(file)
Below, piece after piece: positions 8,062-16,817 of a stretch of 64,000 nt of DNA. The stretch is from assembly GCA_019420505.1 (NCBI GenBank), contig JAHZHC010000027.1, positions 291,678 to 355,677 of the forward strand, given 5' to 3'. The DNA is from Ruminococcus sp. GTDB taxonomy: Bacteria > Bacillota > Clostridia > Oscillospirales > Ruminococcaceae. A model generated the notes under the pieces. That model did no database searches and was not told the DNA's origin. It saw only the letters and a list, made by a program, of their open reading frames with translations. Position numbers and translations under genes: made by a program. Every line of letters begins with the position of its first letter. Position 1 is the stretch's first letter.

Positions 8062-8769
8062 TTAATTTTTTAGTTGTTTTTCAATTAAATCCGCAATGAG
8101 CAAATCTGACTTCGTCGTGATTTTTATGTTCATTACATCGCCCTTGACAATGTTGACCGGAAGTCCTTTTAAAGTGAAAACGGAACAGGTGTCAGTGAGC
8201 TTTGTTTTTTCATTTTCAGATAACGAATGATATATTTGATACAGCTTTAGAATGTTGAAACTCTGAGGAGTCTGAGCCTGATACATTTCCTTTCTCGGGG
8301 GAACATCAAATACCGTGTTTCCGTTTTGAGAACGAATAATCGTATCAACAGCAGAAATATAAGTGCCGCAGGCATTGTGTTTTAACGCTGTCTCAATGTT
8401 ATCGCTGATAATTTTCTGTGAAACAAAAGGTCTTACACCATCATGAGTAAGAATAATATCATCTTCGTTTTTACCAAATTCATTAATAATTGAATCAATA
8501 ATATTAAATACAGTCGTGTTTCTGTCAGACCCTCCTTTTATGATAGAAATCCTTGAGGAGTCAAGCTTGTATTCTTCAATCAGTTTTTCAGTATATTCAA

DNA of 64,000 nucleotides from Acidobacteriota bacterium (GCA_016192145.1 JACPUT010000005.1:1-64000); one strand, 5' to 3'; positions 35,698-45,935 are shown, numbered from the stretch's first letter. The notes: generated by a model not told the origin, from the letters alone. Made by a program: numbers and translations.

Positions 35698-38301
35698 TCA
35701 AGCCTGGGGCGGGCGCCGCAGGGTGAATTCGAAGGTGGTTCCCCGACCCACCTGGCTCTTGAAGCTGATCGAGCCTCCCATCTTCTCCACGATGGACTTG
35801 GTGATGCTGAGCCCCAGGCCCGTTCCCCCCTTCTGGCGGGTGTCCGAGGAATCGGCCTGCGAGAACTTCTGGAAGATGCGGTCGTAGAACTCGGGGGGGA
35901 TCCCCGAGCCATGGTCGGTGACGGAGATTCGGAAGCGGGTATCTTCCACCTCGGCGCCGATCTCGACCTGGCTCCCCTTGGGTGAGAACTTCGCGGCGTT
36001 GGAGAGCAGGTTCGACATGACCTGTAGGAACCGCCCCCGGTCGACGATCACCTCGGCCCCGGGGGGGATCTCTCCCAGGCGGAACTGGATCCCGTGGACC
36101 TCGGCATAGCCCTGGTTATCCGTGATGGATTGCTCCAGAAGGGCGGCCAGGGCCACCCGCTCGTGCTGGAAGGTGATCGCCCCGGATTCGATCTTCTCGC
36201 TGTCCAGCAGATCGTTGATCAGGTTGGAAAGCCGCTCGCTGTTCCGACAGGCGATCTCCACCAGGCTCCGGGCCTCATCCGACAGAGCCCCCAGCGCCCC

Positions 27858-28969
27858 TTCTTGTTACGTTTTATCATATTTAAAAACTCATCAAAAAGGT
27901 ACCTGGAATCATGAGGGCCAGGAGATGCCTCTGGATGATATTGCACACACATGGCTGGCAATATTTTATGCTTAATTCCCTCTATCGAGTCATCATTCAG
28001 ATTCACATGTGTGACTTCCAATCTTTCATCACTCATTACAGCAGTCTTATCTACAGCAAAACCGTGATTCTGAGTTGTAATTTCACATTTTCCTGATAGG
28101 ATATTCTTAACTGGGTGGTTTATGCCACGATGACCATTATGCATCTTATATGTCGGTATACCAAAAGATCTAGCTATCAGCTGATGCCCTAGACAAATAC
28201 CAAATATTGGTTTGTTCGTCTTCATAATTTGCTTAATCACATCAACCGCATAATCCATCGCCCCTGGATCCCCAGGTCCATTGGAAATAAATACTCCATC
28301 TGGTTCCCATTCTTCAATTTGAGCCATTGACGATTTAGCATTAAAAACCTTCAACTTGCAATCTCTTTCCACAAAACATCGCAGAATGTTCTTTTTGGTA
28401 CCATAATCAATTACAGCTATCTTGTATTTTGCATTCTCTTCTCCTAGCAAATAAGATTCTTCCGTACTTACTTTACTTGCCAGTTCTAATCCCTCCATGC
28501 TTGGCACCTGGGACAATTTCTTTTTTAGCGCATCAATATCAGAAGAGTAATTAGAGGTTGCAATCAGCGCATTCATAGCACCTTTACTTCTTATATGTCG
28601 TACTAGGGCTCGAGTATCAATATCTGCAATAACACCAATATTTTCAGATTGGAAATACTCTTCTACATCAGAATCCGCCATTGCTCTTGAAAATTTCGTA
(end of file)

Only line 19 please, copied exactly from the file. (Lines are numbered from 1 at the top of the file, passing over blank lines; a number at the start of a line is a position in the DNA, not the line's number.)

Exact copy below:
27858 TTCTTGTTACGTTTTATCATATTTAAAAACTCATCAAAAAGGT